Not all emotions that go by the same name are the exact same. When I get angry, I have this deep sense of discomfort that comes with my angry. I don’t like being angry. If you were to do something that would be hurtful and crossing boundaries, I might express my anger but feel uneasy about it and try to figure out when and how to express it. However, another person may be angry and enjoy the feeling it provides them; it can be a rush of pride to feel one is better than the person one is angry at or a feeling of power that comes from how anger can motivate you to take control. So a person feeling an “exhilarating” or “prideful” form of anger may go all out in expressing their anger.
I have heard this phenomenon described that we have “we feelings about our emotions.” While this has some practical usage, my feelings about my emotions are a part of and impact what emotion I am feeling. So, say you are angry at a loved one, you may feel uncomfortable about this feeling because you love this person, so you then the experience of anger shifts a bit. But then say you are angry at a subordinate at the job who you feel has shirked you in the past; you may feel a sense of power that comes from your anger than changes the experience of anger. My emotional experience changes based upon the perceptions I have about that emotion, who or what the emotion is directed toward, and what reasons my emotion is there.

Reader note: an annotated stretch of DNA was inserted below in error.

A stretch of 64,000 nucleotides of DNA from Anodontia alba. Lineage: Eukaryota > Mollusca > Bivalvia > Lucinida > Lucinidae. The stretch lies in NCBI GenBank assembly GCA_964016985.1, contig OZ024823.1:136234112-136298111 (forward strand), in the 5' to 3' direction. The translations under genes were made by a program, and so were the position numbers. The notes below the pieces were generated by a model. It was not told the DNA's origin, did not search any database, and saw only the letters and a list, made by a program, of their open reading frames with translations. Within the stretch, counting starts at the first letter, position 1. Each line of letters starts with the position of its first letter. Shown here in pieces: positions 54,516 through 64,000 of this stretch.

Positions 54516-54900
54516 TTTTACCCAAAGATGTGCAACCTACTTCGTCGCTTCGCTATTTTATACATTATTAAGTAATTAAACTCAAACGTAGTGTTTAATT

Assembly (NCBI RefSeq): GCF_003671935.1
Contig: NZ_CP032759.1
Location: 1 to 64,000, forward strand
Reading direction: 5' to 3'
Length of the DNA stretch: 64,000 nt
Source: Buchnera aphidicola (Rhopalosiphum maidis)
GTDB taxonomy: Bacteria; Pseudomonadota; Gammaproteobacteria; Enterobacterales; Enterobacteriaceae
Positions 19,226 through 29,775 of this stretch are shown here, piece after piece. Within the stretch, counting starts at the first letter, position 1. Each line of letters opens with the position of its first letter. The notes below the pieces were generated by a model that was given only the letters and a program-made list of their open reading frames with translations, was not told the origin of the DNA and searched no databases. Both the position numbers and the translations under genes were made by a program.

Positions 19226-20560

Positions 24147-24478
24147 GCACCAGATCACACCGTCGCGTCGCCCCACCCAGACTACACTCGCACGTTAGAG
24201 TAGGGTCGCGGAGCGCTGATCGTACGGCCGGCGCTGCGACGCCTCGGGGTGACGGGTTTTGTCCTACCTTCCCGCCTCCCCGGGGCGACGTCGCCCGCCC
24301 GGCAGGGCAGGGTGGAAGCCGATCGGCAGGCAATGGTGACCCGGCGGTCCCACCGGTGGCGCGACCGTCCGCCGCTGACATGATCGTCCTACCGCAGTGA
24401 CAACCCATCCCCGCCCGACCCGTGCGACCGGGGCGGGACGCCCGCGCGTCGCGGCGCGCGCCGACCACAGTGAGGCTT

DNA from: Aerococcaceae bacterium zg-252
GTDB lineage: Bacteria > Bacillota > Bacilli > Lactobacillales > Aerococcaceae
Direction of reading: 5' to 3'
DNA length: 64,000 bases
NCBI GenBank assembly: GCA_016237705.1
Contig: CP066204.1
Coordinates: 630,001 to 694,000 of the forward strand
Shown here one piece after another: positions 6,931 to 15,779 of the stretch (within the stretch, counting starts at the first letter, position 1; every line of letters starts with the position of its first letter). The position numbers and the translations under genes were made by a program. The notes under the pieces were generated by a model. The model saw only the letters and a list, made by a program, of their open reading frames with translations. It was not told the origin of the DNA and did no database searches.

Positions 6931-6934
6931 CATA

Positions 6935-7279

What is happening is something more subtle than we generally realized We are inclined to think all emotions of a certain type are the same because they bear the same name. Why do they bear the same name? Because there are similarities between one emotional experience and another, such as the way I generally feel anger and the way the hypothetical person may experience anger. Despite this similarity, there are significant differences in what experiences we are having and the way these emotions will impact our behavior and the cognitive, behavioral, and emotional habits that will form in the future.
This phenomenon is described as emotional construction, as proposed and popularized by psychologist Lisa Feldman Barrett.1 At the core of the idea is that each emotional experience is different, that the way we talk about emotions is more based upon stereotypes, and that there are no basic emotions as proposed by psychologists like Paul Ekman. While I do think emotions have specific patterns that tend to fit certain patterns that we know as basic emotions around due to biological and neurological reasons, I would hypothesize2 that emotions are a composite experience from the different neural systems that are responsible for different aspects of emotional experience firing together at different intensities.